Resolution No. 3 on Mountain regions and regional planning
1. Recalling that at their 1st Conference (Bonn, 1970) they expressed concern for the special problems of particular regions, including mountain regions (Final Resolution, paragraph 29);
2. Having at their 2nd Conference noted with great interest the report entitled “Mountain regions” and the series of background papers, thanking in particular the Committee on Co-operation in Municipal and Regional Matters for placing at their disposal the analysis of European mountain regions;
3. Acknowledging that mountain regions in certain parts of Europe are faced with loss of population, economic decline and growing threats to the natural environment;
4. Affirming that mountain regions often provide a vital ecological and recreational counterbalance to the growing concentration of population and economic activity in other regions;
5. Considering that, on an uncontrolled and massive scale, residential development can, in the most beautiful and easily accessible regions, impair the character and recreation potential of the areas concerned;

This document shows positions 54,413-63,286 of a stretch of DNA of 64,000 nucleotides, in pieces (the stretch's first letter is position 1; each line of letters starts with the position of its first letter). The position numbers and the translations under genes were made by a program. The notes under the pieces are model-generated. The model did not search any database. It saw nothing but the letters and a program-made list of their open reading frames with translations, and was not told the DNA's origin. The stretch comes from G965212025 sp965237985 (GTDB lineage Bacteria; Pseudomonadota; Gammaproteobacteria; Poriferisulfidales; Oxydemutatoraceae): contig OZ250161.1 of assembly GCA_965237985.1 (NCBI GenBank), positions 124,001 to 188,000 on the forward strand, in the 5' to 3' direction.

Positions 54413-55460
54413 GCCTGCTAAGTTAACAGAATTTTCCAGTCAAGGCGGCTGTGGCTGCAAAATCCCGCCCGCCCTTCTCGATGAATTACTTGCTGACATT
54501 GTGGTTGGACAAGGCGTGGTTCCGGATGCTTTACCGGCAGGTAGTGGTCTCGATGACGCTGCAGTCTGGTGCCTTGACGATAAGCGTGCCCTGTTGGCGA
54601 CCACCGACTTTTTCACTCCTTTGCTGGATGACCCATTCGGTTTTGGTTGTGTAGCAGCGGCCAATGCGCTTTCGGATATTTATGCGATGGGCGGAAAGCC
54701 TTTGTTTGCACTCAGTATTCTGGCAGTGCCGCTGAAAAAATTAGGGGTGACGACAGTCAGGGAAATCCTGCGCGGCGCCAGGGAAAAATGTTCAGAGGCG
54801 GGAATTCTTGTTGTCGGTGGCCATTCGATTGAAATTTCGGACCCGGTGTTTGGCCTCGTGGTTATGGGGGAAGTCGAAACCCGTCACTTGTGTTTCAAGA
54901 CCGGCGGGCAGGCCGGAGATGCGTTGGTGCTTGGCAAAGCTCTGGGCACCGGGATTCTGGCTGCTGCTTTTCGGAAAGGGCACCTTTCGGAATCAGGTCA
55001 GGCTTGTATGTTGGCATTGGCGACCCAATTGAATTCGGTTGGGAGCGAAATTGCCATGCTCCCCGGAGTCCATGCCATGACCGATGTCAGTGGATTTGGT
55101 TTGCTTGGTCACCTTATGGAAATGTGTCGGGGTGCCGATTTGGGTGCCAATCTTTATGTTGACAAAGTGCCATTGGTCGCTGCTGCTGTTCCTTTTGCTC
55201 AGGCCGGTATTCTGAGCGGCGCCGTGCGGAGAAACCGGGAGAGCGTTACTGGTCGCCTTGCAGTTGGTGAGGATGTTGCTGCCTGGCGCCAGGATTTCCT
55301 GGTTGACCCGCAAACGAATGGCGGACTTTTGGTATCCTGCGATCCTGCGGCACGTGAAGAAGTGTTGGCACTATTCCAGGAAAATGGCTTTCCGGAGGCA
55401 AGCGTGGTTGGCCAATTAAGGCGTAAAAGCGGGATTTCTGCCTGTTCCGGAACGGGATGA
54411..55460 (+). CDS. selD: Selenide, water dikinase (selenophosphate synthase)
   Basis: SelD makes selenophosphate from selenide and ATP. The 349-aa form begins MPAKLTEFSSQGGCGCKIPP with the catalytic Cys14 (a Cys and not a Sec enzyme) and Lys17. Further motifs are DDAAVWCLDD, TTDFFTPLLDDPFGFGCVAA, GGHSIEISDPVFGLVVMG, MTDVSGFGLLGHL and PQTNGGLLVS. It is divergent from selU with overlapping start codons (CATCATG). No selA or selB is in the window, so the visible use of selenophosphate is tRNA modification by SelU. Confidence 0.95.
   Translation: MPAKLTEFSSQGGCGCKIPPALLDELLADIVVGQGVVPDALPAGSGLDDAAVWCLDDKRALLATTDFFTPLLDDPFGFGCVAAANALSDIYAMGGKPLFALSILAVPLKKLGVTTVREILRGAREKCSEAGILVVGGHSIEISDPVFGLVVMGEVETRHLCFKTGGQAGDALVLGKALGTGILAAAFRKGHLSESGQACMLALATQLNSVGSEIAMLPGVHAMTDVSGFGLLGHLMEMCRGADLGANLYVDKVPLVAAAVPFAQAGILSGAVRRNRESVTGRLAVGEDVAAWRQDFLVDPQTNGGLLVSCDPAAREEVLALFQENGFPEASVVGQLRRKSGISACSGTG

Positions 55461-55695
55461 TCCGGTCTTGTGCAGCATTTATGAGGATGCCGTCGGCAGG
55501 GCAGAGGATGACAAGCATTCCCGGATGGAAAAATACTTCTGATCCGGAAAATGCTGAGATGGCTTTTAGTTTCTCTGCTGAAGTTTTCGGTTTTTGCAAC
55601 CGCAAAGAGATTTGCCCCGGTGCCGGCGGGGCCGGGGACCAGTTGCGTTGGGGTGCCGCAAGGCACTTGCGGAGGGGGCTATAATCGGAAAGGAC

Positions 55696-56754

6. Recognising that these regions are assuming a growing importance for the well-being of populations in all parts of Europe;
7. Recognising that the search for solutions to the problems in many of these regions must transcend national boundaries, and should thus be approached at all administrative levels, as well as being prepared and co-ordinated at the European level on a bilateral and multilateral basis;
Adopt the following recommendations:
8. A policy for mountain regions should be taken into account in the formulation of national, regional and local planning of the countries concerned:
a. a wider economic base should be sought for their rural population in order to ensure demographic stability in these regions;
b. the development of tourism and other industries, and the planning and upkeep of recreational areas in mountain regions should, with due regard to their role as an ecological counterbalance, be conceived in an overall context;
c. the natural landscapes and wildlife as well as water and oxygen resources of mountain regions should be actively conserved.
9. Having regard to the particular importance of the problem of mountain regions, it is desirable that the governments of the countries concerned arrange forthwith for the co-ordination of mountain region development plans by means of bilateral and multilateral co-operation.
10. They instruct the Committee of Senior Officials to create the necessary conditions for studying the problems of mountain regions, particularly in European frontier areas, at the 3rd Conference of Ministers responsible for Regional Planning, while ensuring co-ordination with the activities of the Committee on Co-operation in Municipal and Regional Matters, and to draw up guidelines and a set of general principles for regional planning policies in the mountain regions of Europe.